Adapting to Telemedicine During a Pandemic
We’ve had to encounter incredible change in our operations and had to institute telemedicine in a way that I don’t think anyone could ever have anticipated. As a primary care pediatrician with four offices and a large array of clinicians, the COVID experience tumultuously decreased our ability to contact and deal with, or work with, the needs of our patients. We had used telemedicine in a limited capacity before for behavioral and a few other kinds of clinical situations. But, for the most part we were not necessarily anticipating conversion like we saw going from the second to third week of March this year as COVID lockdown ensued and really inhibited people and their ability and willingness to come into a clinical setting. We were probably doing 900 visits a week or so in the offices prior to the middle of March, after which that number fell off to somewhere closer to 100. Our telemedicine visits might have gone from 10 visits a week to somewhere close to 300. Literally, overnight.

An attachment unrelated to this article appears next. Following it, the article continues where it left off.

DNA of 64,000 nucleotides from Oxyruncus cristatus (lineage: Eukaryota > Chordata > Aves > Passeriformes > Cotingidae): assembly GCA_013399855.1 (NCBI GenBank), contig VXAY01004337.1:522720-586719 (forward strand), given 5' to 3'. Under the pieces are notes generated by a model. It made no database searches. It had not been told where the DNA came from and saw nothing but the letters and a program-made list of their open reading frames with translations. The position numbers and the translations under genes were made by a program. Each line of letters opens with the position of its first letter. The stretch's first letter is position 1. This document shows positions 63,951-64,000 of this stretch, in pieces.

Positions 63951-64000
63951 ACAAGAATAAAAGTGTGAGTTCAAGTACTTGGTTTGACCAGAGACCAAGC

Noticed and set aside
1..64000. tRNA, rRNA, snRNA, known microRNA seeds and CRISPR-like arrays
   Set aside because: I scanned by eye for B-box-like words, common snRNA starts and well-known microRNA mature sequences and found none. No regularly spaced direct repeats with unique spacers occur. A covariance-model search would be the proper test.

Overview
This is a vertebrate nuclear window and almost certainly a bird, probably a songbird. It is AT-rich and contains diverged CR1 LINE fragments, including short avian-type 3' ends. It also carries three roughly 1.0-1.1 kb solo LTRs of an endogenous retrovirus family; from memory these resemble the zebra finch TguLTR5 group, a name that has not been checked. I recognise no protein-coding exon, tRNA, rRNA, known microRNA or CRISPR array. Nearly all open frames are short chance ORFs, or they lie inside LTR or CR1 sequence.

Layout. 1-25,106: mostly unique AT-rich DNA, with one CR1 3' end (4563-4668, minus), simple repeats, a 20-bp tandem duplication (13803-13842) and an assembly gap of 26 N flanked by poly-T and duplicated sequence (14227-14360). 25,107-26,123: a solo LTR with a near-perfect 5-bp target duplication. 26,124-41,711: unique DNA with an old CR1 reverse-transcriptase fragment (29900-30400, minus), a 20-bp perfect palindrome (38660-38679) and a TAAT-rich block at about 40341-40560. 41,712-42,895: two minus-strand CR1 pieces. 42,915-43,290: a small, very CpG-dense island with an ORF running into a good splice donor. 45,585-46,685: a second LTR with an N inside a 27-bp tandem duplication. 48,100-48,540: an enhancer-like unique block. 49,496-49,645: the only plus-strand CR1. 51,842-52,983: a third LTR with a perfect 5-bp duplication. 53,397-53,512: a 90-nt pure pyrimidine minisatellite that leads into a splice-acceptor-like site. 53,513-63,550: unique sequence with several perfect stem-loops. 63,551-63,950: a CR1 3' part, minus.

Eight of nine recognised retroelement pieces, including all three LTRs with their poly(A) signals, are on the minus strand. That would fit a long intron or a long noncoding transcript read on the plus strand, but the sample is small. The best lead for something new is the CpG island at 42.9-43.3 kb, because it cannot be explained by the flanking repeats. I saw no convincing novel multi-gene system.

That change and opportunity was incredibly useful, and we quickly adapted and started to use telemedicine in a very positive way. And as one of my advice nurses said to me, at first, it was very hard to convince someone that this was a valid and good way to see your clinician, but within a week or two, the whole expectation and attitude changed 180 degrees, to where they were actually asking for telemedicine visits and wondering why they would need to come into the office for an actual hands-on physical visit.
Telemedicine has been expanded significantly within the practice. We have some of our older doctors who might be at risk for serious COVID disease entirely using telemedicine as their vehicle by which to continue to care for their patients. We’ve set up all kinds of, let’s say, optional care paradigms for our patients, whether it’s immunizations on a drive-by basis, dealing with those who have COVID in outdoor settings, and a number of other methods by which we are able to provide comprehensive and complete care through a telemedicine platform. It has been a life saver, and I really think that it has a great place in the future of our practice. We need to incorporate it into a number of paradigms of care, I think it will help to improve outcomes, create a better dedication to seeing our clinicians rather than going to ERs or urgent cares, as well as being able to demonstrate the quality and better outcomes and savings for our payors and our value based contract.
So telemedicine is here, it’s here to stay in my practice, I am looking forward to using it in ways that will be creative and innovative so that we can start to have a much wider use and application and opportunity with our patients for years to come.